Study: Anti-EPA States Like Oklahoma Would Benefit Most from New Carbon Rules

A pile of coal sits along the railroad tracks just east of Red Oak, Okla.

Logan Layden / StateImpact Oklahoma

A pile of coal sits along the railroad tracks just east of Red Oak, Okla.

Oklahoma has been battling the U.S. Environmental Protection Agency over new environmental regulations since Gov. Mary Fallin came into office in 2010, and Attorney General Scott Pruitt is vowing to fight the latest proposed rule that would cut carbon emissions by 30 percent nationally.

But a new study from Strategic and International Studies and the Rhodium Group shows the state might be shooting itself in the foot by fighting what could end up being an economic boom.

From The New York TimesCoral Davenport:

The study took into account the economic costs imposed by the regulation and concluded that it would raise electricity rates by up to 10 percent in some parts of the country and eventually freeze coal production. But even taking those costs into account, Arkansas, Louisiana, Oklahoma and Texas together would experience an annual net economic benefit of up to about $16 billion, according to the study.

“The irony is that some of the states that have been the loudest in opposing E.P.A. climate regulations have the most to gain in terms of actual economic interest,” said Trevor Houser, an analyst at the Rhodium Group and a co-author of the study.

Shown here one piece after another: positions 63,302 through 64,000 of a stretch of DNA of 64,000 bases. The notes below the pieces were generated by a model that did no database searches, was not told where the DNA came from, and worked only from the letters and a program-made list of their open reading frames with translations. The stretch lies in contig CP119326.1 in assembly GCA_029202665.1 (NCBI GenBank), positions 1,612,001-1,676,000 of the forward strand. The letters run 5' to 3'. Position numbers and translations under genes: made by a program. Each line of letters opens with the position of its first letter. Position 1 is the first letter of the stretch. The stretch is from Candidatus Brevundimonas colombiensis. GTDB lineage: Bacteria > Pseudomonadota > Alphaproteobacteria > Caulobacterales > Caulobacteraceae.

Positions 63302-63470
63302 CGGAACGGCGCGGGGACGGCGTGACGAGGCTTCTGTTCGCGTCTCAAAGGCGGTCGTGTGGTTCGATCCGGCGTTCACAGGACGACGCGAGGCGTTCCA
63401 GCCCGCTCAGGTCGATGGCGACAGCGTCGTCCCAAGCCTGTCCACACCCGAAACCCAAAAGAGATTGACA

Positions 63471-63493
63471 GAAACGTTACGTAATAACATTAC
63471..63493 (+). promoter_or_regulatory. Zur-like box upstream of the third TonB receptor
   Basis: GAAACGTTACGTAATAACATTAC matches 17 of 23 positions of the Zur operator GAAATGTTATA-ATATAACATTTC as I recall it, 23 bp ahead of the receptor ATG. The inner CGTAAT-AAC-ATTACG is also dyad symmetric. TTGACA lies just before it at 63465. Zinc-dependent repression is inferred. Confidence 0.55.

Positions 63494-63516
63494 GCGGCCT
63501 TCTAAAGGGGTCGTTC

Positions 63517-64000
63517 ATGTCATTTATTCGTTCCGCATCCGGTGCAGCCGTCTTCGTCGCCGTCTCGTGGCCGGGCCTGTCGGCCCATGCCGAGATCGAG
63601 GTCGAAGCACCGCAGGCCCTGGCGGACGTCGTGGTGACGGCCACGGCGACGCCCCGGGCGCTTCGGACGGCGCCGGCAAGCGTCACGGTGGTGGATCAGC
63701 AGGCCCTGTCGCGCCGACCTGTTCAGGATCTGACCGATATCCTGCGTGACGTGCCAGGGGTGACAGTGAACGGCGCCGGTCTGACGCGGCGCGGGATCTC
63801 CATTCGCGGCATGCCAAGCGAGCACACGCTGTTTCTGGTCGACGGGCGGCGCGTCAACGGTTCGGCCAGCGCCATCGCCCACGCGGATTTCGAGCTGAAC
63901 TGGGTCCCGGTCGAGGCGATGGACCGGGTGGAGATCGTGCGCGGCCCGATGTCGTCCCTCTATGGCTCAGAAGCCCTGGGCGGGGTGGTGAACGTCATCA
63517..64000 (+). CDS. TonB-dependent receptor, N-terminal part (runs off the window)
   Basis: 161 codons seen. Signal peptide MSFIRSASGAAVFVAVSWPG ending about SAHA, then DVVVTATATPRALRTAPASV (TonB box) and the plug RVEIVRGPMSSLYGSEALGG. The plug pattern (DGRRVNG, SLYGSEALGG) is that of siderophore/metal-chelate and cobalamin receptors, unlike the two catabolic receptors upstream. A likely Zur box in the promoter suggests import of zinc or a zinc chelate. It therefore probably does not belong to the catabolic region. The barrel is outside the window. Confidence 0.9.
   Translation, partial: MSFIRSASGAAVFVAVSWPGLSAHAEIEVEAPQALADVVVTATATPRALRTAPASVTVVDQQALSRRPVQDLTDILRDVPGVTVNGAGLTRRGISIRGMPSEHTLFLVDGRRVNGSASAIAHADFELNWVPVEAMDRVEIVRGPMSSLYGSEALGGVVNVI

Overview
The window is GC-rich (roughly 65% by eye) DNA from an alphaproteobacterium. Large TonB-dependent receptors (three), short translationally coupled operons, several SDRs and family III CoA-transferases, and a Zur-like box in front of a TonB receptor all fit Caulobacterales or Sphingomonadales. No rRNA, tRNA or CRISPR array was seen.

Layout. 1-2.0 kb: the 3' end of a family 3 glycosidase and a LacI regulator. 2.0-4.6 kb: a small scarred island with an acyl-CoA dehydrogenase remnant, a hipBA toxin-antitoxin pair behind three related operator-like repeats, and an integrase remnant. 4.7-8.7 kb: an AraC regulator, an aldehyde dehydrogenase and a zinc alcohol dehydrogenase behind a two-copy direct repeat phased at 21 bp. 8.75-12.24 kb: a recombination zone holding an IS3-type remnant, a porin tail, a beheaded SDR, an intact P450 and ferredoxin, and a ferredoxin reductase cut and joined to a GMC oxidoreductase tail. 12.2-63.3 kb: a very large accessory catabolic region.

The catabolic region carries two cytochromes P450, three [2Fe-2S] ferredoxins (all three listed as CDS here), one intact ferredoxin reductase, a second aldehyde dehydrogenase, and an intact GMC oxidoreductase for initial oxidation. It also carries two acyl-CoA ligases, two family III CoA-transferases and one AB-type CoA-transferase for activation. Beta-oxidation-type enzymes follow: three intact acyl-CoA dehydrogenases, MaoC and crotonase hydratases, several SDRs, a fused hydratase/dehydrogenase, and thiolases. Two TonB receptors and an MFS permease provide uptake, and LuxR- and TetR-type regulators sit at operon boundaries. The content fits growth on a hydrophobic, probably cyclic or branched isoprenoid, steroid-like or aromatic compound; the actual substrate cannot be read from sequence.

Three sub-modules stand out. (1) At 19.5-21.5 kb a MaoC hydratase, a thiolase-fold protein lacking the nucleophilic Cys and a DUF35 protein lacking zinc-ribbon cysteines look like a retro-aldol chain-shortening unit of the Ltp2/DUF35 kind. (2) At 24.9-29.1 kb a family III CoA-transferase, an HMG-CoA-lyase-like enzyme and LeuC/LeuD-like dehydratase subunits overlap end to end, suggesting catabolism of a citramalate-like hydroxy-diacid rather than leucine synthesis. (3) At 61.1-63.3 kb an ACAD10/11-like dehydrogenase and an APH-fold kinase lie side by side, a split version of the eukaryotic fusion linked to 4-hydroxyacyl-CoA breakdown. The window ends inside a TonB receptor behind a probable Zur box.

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Why Oklahoma’s Wind Energy Future Could be Shaped by Osage County

Bob Hamilton, director of the Tallgrass Prairie Preserve near Pawhuska, Okla.

Joe Wertz / StateImpact Oklahoma

Bob Hamilton, director of the Tallgrass Prairie Preserve near Pawhuska, Okla.

Oklahoma is moving up the national ranks in wind-generated electricity. But as wind farms expand into northeastern Oklahoma, developers are facing a team of unlikely allies: oil interests and environmentalists.

Wind farm developers encounter opposition wherever projects are planned, but the debate in Oklahoma is perhaps most magnified in Osage County, where there’s a confluence of money, government and prairie politics.

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Federal Money Flows to Oklahoma for Water Infrastructure Fixes

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Christopher Caldwell / Flickr

Over the past week, Oklahoma has secured more than $37 million in federal funding for dam improvements across the state and for water system repairs in communities with aging pipes and treatment plants.

First, on July 18, the federal government announced a national dam assessment and repair program made possible by an “almost 21 fold” increase in funding for watershed rehabilitation under the 2014 Farm Bill. $26.4 million will go to Oklahoma.

From The Oklahoman‘s Rick Green:

Federal and state officials gathered Friday at one such structure, a dam on Perry Lake, to announce $262 million in funding under the 2014 Farm Bill to rehabilitate or assess the condition of hundreds of dams across the nation, including $26.4 million for Oklahoma projects. The idea is to make sure these dams, many built more than a half-century ago, are safe and in good condition for the future.